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Business wants government to pick winners

A majority of business owners want the government to develop policies to bolster industry in sectors where Australia has a competitive advantage, a new study suggests. 

The survey also shows a slight uptick in the number of Australian businesses that have experienced growth in the last six months while nearly two thirds are forecasting revenue growth over the next year.

Galaxy Research conducted a survey of 513 executive managers and business owners in September for Servcorp’s Australian Business Growth Monitor, published twice a year.

It found that 46 per cent of businesses were now experiencing revenue growth, up from 44 per cent in March. In addition, 38 per cent had increased their services while 51 per cent had increased their client base.

The survey also recorded business sentiment on a number of key economic questions. For example, a majority of 54 per cent of businesses believed the government should focus on boosting competitiveness rather than balancing the budget. Only 35 per cent of respondents believed the main priority should be balancing the budget.

Of those surveyed, 41 per cent believed the government’s main priority should be to reduce taxes affecting small businesses while about 15 per cent believed the government’s main efforts should be directed to ensuring there was no increase to the rate or base of the GST.

In addition, 65 per cent believed the government should engage in “picking winners” by providing assistance to those industry sectors in which Australia enjoyed a competitive advantage over other economies.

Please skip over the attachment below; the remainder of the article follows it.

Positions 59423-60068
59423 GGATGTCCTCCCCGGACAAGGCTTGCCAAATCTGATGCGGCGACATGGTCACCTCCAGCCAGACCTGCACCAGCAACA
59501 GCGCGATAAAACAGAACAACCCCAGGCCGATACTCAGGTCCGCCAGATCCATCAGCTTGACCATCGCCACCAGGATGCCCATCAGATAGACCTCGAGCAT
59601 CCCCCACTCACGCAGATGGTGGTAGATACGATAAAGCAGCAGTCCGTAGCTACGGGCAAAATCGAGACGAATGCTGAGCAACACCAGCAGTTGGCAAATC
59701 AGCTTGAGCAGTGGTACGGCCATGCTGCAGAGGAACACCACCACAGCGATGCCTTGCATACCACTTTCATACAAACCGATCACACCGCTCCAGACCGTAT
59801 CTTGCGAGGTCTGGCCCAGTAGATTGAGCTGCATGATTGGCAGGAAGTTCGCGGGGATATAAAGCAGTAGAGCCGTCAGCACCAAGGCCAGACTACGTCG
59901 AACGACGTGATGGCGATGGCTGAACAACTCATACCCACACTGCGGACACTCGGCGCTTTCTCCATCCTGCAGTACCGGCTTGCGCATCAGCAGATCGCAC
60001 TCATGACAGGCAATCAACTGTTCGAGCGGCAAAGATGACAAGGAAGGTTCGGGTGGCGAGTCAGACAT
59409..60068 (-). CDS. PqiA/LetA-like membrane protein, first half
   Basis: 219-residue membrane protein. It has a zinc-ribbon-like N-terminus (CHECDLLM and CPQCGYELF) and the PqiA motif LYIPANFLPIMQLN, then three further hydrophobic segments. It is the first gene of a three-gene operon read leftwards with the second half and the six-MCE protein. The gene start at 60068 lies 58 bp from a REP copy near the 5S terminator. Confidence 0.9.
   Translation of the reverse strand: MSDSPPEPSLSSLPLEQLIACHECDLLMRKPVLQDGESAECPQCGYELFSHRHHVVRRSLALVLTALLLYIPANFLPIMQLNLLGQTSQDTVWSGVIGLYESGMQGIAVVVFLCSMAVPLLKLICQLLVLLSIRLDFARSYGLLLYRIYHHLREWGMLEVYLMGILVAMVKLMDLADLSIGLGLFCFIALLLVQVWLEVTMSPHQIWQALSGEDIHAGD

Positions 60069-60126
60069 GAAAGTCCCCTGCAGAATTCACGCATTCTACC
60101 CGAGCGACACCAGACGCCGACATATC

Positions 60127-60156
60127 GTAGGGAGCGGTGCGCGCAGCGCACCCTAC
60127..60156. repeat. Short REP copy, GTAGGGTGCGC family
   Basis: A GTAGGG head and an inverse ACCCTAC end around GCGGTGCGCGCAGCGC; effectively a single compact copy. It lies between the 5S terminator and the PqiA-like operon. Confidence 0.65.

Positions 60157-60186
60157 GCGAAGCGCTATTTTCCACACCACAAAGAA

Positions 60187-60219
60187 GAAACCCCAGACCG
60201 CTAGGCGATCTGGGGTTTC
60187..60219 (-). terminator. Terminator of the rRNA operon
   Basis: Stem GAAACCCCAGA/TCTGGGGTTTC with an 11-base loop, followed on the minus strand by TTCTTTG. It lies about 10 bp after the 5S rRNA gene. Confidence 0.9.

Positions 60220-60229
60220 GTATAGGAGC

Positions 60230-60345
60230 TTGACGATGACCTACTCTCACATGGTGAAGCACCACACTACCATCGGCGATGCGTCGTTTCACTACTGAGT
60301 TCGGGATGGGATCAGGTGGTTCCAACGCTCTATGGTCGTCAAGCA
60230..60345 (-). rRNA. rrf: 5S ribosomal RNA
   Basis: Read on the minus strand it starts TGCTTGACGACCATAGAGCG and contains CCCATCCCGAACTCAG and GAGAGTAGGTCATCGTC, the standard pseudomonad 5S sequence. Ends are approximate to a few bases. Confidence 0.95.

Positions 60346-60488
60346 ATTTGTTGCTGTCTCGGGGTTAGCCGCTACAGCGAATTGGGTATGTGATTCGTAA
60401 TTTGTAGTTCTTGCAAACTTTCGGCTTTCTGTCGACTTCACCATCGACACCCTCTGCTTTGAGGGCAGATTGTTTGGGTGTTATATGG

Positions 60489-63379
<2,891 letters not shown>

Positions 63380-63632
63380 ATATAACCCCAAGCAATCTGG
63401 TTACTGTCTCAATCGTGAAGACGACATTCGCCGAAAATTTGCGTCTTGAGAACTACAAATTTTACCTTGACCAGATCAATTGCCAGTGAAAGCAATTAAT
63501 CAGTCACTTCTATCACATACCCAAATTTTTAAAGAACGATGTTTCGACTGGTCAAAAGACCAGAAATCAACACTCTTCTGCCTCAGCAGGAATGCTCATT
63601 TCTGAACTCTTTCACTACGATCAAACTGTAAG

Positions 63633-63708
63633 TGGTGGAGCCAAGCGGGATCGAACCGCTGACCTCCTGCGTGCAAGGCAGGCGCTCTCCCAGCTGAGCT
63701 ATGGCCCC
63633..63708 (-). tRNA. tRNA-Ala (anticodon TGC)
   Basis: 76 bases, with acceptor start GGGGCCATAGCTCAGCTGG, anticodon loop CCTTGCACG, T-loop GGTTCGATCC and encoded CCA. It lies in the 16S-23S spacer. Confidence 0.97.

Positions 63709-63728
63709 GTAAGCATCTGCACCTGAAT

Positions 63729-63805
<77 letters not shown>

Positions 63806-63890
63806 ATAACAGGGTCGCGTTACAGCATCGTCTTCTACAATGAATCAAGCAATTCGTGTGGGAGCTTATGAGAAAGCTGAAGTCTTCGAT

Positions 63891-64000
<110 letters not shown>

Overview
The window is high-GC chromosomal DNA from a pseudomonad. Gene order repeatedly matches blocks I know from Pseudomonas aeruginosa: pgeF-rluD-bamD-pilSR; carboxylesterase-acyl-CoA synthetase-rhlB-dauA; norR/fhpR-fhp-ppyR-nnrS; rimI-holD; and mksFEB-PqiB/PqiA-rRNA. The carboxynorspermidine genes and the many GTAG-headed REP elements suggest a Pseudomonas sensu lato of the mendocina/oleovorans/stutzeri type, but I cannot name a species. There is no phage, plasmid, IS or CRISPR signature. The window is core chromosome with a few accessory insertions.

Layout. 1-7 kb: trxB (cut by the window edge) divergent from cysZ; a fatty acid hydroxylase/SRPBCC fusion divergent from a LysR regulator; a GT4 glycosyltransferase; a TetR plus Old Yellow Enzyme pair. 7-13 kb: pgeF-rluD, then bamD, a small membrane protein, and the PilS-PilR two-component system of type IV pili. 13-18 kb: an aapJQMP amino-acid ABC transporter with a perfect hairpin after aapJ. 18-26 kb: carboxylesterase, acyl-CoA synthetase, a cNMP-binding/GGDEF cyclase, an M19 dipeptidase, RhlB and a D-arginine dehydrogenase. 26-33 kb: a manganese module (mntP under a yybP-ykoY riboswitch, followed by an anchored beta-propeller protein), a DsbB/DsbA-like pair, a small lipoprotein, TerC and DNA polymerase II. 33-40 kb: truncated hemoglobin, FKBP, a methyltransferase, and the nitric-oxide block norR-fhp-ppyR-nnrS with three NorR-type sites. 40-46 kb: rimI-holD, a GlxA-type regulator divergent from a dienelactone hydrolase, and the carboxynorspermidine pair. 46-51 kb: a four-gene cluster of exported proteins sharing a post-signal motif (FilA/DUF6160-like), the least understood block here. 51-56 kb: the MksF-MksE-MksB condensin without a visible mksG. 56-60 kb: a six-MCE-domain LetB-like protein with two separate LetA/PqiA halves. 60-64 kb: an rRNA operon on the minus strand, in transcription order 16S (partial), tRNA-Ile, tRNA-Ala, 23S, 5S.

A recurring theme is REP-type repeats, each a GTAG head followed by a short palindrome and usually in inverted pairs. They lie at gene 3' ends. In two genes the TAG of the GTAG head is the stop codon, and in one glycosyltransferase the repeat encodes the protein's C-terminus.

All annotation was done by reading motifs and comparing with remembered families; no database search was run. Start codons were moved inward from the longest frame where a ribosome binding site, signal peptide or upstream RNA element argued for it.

In July, Business Council of Australia President Catherine Livingstone said that Australia needed to be focused more on the specific requirements of each sector of the economy to maximise competitive advantages.

“Every policy should be designed to support and extend Australia’s economic strengths by building on sectors with a comparative advantage and helping others to transition with minimum disruption,” she said.

There was strong sentiment that government was not lifting its weight to improve business conditions with 66 per cent believing the state government was not doing enough and 64 per cent believing the federal government was also falling short in its efforts.

There was also hostility towards the Australian Taxation Office, with 62 per cent believing the ATO was not favourably disposed towards business growth while 56 per cent believed the major banks didn’t do enough to give a leg-up to businesses.

While 25 per cent of respondents believed there were ample business opportunities in Australia, many were holding back overseas expansion out of uncertainty over access to finance and local knowledge of foreign markets.

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Joe Kelly

Joe Kelly

Joe Kelly is a writer for Dynamic Business. He has previously worked in the Canberra Press Gallery and has a keen interest in business, the economy and federal policy. He also follows international relations and likes to read history.

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